Four quick summaries of the problems that students worked on, and the feedback that I gave each group the next day. A snapshot of the group's product before and after feedback.

**Case 1: Handshakes and Diagonals**

- How many handshakes would it take for us to all shake hands?
- How many diagonals does a square have? A pentagon? A hexagon? Find a relationship between the number of sides and the number of diagonals.

**Case 2: Grids and Squares**

How many squares can you find on this square grid? How about on this array of dots?

**Case 3: Nets of Cubes**

How many nets does a cube have?

**Case 4: Cross-sections of Cubes**

Here's a list of shapes. Can these shapes be the cross-section of a cube?

**Questions:**

- Were all of these pieces of feedback equally effective, based on the whiteboards alone?
- Each of these pieces of feedback were printed out and handed to a group. Would oral feedback have been better here?
- Each of these pieces of feedback ended with a question. Would a direct suggestion have been more effective here?

Hi Michael,

ReplyDeleteI've always enjoyed reading your blog and seeing you post and reflect about student work. I came across a tweet and thought I'd leave a comment.

For the first two white boards, you gave specific two strategies to the students for what to do next and used the language "I wonder...". The "I wonder..." stands out to me since it reveals your thinking as the teacher. It comes across as more of a suggestion for what you would want to do next and hinting at what your students should do next.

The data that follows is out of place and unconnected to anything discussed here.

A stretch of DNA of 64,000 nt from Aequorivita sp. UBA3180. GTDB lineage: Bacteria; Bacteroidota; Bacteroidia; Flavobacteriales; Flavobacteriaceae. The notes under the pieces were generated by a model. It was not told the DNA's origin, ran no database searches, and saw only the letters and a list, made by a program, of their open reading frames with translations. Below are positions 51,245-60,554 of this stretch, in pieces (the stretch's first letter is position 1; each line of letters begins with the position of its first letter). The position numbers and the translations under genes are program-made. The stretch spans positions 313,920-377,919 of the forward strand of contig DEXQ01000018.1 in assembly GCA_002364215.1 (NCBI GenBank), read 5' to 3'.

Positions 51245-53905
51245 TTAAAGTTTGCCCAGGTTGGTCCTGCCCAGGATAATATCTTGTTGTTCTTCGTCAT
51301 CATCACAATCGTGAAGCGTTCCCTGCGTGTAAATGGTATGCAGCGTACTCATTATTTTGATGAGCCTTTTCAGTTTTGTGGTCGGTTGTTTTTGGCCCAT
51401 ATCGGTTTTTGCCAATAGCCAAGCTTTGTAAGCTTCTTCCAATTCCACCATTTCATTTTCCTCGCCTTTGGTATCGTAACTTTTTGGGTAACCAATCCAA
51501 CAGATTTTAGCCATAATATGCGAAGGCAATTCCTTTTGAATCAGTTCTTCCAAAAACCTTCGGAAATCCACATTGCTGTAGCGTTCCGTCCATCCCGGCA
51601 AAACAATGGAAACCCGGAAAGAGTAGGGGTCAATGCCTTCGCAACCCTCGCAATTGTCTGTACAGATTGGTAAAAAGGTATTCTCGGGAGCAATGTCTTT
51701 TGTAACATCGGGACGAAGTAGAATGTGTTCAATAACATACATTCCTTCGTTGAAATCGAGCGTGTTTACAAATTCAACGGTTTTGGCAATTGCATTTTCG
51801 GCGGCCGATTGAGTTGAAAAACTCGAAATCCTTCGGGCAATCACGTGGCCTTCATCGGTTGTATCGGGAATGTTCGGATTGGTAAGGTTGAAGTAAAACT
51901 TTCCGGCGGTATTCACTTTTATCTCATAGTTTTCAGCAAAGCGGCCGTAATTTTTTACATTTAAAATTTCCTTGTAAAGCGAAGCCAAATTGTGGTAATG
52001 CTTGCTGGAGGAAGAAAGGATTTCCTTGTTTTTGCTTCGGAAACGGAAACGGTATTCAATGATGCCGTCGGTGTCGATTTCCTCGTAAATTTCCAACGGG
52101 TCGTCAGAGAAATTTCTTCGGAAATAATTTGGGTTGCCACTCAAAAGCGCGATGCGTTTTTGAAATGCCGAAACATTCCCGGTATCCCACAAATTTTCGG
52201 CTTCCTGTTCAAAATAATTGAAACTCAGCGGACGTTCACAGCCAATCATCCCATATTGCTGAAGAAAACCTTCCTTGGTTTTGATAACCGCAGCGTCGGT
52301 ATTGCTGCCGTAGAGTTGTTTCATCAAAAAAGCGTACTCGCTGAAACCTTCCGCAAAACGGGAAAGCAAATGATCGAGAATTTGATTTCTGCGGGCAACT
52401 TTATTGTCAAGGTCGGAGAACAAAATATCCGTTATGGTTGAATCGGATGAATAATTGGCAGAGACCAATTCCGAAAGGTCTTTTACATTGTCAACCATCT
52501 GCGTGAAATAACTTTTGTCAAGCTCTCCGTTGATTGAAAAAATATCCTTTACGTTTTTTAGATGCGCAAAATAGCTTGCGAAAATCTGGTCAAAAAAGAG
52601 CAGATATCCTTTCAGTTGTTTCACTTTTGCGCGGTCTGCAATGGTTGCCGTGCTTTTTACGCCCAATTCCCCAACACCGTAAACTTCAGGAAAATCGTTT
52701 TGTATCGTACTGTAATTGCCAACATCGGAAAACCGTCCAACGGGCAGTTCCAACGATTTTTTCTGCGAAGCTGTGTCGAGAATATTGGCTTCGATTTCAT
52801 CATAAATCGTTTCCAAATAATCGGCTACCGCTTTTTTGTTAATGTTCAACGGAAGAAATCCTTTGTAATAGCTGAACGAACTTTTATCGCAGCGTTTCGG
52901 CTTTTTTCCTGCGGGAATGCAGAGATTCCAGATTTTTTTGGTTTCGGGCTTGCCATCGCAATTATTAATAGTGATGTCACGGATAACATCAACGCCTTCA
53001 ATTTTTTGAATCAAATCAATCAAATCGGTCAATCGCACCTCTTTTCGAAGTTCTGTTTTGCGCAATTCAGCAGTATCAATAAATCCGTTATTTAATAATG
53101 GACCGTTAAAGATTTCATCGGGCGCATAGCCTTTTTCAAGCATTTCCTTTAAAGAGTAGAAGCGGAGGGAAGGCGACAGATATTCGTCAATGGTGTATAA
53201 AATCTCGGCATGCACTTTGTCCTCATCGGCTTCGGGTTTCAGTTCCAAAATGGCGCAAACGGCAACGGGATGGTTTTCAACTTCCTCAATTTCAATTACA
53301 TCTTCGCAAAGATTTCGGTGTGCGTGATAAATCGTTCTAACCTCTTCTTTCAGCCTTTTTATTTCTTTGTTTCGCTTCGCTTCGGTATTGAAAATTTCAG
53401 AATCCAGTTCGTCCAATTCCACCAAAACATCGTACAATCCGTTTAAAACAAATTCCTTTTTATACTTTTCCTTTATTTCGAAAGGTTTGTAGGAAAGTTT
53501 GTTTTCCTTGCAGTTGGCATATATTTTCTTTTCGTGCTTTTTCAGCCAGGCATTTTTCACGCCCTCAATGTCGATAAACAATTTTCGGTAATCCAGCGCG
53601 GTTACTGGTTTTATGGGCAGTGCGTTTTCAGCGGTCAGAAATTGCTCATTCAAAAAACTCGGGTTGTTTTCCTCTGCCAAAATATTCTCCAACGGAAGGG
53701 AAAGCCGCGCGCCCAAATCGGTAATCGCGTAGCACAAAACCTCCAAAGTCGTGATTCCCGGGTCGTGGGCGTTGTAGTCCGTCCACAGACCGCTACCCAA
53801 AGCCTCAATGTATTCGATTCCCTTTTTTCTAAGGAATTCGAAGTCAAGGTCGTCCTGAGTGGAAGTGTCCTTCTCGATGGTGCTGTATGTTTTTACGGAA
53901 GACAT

I do like that the pieces of feedback were printed out. You acknowledge students line of reasoning and summarize what they have already attempted to do. Students can also refer back to the paper if they forget what you said or if they follow a line of reasoning that leads them to a dead end.

For case 2 feedback, working from a smaller problem and how the squares are counted are both important for generalizing the initial question. I'm wondering what the students white board would like if you asked "How did you arrive at your total count of squares? Can you show me this? (not tell)".

Do you typically offer a specific strategy for students or do you ask students what strategies they have tried and what else they think might work?

I'm also wondering if students fall back to a poster of general strategies (i.e. Polya's Problem Solving Techniques) or something similar when working on these problems together.

I'm also wondering how often you gave feedback to the group. Was it a one time thing or did you give verbal feedback while students worked?

Thanks for sharing.

DeleteI do like that the pieces of feedback were printed out.The more I think about feedback, the more I think that written feedback has some secret advantages over oral feedback. You just pointed out another one to me. Thanks!

Do you typically offer a specific strategy for students or do you ask students what strategies they have tried and what else they think might work?In conversation I do that all the time, but as written feedback I don't see how that could work.

The kids don't really fall back to a poster of strategies. I tend to think that those sorts of strategies are too abstract for kids anyway.

I give verbal feedback all the time, informally. But formal feedback is different, and I aim to offer it once or (ideally) twice a week. I gave it today, for instance.

Thanks for the comment and questions!